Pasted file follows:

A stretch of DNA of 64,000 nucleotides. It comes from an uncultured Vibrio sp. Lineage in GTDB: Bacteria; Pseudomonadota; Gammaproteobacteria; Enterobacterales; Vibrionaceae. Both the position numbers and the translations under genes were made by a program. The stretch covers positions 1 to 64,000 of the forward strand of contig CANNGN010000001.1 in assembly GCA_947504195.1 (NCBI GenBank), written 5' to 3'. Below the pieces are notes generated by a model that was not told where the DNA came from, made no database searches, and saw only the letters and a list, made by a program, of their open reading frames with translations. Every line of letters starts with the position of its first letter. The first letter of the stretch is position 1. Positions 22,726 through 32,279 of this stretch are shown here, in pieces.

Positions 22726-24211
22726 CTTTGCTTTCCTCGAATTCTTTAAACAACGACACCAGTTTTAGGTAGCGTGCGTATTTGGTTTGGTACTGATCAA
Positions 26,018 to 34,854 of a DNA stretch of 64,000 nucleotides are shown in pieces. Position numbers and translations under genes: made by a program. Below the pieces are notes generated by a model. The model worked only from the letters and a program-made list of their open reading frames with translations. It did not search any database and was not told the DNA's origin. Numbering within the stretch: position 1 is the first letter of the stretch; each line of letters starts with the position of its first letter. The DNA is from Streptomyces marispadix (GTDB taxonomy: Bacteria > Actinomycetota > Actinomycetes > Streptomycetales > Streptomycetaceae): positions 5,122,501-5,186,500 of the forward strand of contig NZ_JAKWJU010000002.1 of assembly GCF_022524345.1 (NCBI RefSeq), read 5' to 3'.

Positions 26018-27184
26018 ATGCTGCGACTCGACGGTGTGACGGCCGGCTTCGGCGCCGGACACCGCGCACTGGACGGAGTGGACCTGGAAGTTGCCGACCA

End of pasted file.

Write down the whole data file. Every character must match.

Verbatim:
A stretch of DNA of 64,000 nucleotides. It comes from an uncultured Vibrio sp. Lineage in GTDB: Bacteria; Pseudomonadota; Gammaproteobacteria; Enterobacterales; Vibrionaceae. Both the position numbers and the translations under genes were made by a program. The stretch covers positions 1 to 64,000 of the forward strand of contig CANNGN010000001.1 in assembly GCA_947504195.1 (NCBI GenBank), written 5' to 3'. Below the pieces are notes generated by a model that was not told where the DNA came from, made no database searches, and saw only the letters and a list, made by a program, of their open reading frames with translations. Every line of letters starts with the position of its first letter. The first letter of the stretch is position 1. Positions 22,726 through 32,279 of this stretch are shown here, in pieces.

Positions 22726-24211
22726 CTTTGCTTTCCTCGAATTCTTTAAACAACGACACCAGTTTTAGGTAGCGTGCGTATTTGGTTTGGTACTGATCAA
Positions 26,018 to 34,854 of a DNA stretch of 64,000 nucleotides are shown in pieces. Position numbers and translations under genes: made by a program. Below the pieces are notes generated by a model. The model worked only from the letters and a program-made list of their open reading frames with translations. It did not search any database and was not told the DNA's origin. Numbering within the stretch: position 1 is the first letter of the stretch; each line of letters starts with the position of its first letter. The DNA is from Streptomyces marispadix (GTDB taxonomy: Bacteria > Actinomycetota > Actinomycetes > Streptomycetales > Streptomycetaceae): positions 5,122,501-5,186,500 of the forward strand of contig NZ_JAKWJU010000002.1 of assembly GCF_022524345.1 (NCBI RefSeq), read 5' to 3'.

Positions 26018-27184
26018 ATGCTGCGACTCGACGGTGTGACGGCCGGCTTCGGCGCCGGACACCGCGCACTGGACGGAGTGGACCTGGAAGTTGCCGACCA